This study focused on dishwashing, but the results suggest that performing any household task in a “mindful manner” (one in which you focus on the here and now sensations) may have a similar effect. Prior to this study, mindful activities have been shown to decrease negative moods and contribute to improved sleep. This study suggests mindful activities also give the pleasurable sensation of time slowing down, decreasing anxiety, and increasing mental inspiration. With all these benefits, why not make it a point to be mindful during all your household chores? While you’re at it, teach your kids to complete chores in a mindful manner. Imagine…a family that completes simple household tasks while focusing on the here and now sensations of that task, will become less anxious, less moody, filled with more mental inspiration, and find they sleep better. Sounds like a good deal to me!
The bond between a father and daughter is precious relationship. The father-daughter relationship brings one of the greatest joys a father will experience. It also brings many benefits to his daughter. A woman who had the joy of a positive father-daughter relationship experiences greater confidence. She is more likely to graduate from college and enter into a higher paying job traditionally held by males. She is less likely to become sexually active as a teen or experience teen pregnancy. When she marries, a daughter of an involved father is more likely to experience an intimate, fulfilling, long-lasting, and satisfying relationship. We could go on listing the positive effects of strong father-daughter relationship—like a daughter’s decreased chance of depression and greater satisfaction with her appearance–but, knowing the benefits of a strong father-daughter bond is only the beginning. What we really need to know is how to develop that strong bond? What can a father do to create the kind of father-daughter relationship that will increase the chance of his daughter receiving all these benefits? A professor and former graduate student from Baylor University have answered this question! They asked 43 fathers and 43 daughters (who were not related by the way) to pinpoint crucial moments of change in their father-daughter relationships. Remarkably, the fathers and daughters agreed as to the most important turning point in their relationships. Engaging in shared activities was the number one turning point in their relationship. Shared activities allowed fathers and daughters to develop a closer, more intimate relationship. It allowed them to spend time together and share something meaningful to both of them. Shared activities added meaning and joy to their relationship. Shared activities include everything from working together to church functions to extra-curricular activities, traveling together, working on school projects, and, the biggest one, sports.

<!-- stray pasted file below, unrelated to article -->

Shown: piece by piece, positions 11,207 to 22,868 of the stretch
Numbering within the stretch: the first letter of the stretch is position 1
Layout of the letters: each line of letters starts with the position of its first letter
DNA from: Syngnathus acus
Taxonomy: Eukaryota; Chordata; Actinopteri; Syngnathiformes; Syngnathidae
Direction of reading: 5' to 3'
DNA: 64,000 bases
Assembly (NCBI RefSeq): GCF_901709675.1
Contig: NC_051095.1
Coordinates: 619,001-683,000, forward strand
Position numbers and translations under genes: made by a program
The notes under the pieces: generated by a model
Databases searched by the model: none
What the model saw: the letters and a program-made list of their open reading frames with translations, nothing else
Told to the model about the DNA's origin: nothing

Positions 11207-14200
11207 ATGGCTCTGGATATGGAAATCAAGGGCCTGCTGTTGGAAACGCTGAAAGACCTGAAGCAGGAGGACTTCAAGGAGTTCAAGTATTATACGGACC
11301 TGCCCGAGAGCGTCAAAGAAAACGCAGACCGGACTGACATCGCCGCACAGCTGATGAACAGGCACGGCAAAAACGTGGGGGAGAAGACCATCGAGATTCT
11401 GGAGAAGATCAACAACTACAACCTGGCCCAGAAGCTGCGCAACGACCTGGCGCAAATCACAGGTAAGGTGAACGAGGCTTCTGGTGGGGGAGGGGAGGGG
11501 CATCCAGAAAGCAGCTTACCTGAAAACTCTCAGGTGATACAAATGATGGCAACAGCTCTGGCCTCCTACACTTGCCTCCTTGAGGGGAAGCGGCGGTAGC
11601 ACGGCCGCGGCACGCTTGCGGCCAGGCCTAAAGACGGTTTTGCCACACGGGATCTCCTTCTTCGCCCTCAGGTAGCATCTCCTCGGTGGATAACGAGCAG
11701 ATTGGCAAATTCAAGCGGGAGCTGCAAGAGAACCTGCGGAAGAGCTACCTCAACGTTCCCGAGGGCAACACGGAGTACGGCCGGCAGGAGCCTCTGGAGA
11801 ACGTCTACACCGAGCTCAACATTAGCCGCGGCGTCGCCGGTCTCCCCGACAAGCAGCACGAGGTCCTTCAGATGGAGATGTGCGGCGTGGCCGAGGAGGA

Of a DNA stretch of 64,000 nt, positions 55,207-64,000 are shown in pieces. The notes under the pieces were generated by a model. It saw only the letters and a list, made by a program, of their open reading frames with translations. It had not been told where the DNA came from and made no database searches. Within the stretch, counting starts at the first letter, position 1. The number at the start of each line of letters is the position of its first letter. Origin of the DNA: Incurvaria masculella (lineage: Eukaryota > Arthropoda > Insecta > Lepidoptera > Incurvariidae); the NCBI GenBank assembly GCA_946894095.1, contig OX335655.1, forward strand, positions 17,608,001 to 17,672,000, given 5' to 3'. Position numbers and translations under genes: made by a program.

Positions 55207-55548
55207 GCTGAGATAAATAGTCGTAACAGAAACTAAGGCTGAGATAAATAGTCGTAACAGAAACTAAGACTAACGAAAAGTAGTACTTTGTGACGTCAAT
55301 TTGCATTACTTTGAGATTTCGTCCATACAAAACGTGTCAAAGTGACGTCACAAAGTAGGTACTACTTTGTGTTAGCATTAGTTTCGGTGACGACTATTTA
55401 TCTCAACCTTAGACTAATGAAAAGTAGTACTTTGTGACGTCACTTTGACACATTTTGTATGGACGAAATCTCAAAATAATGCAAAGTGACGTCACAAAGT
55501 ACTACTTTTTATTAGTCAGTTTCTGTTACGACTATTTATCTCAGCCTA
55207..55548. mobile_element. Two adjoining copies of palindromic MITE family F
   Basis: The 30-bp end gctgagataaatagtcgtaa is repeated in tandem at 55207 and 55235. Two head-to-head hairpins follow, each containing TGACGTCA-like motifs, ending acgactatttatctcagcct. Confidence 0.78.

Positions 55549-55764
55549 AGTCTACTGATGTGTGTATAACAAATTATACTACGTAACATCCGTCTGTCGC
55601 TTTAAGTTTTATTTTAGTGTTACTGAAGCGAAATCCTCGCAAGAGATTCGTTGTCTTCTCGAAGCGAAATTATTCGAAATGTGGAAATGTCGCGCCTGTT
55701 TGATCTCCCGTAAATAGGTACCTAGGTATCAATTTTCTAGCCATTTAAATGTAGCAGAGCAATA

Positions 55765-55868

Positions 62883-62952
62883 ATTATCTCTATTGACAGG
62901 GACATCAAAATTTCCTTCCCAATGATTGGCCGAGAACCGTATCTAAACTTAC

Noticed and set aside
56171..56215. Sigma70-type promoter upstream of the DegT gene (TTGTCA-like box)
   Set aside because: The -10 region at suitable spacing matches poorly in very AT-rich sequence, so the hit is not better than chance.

There it is. The way to build a strong father-daughter relationship is through shared activities. What are you waiting for? Get out there and get involved in your daughter’s life. Do some work around the house or in the yard together. Volunteer together. Coach her softball team. Play chess. Go hunting. Take a trip. Spend time with your daughter doing something you will both enjoy. You will cherish those times forever and she will reap the benefits into adulthood!
Pope Francis made several important and insightful statements about the family during his unscripted remarks made “from the heart.” You can read several of these comments in the Catholic Herald or the New York Times. I would like to take a moment and expand upon one of his statements…and, if it I may be so bold, modify one word. Specifically, Pope Francis stated, “The family is like a factory of hope.” I love the idea that family produces hope. I agree wholeheartedly. At the same time, I would like to modify one word—factory. Factory brings to mind a precise method of assembling or manufacturing a product to consistent specifications within a specific timeframe. Every product in a factory begins with the same raw materials, goes through the same process, and becomes a finished product that meets the same specifications as every other product produced by that factory. Families are not so precise, not so mechanical. Families are messy. They vary. They start with different raw materials and require a variety of processes, even from within the same family. I think families are more “like a nursery of hope.” I’m not speaking of a baby nursery; I’m speaking of a plant nursery.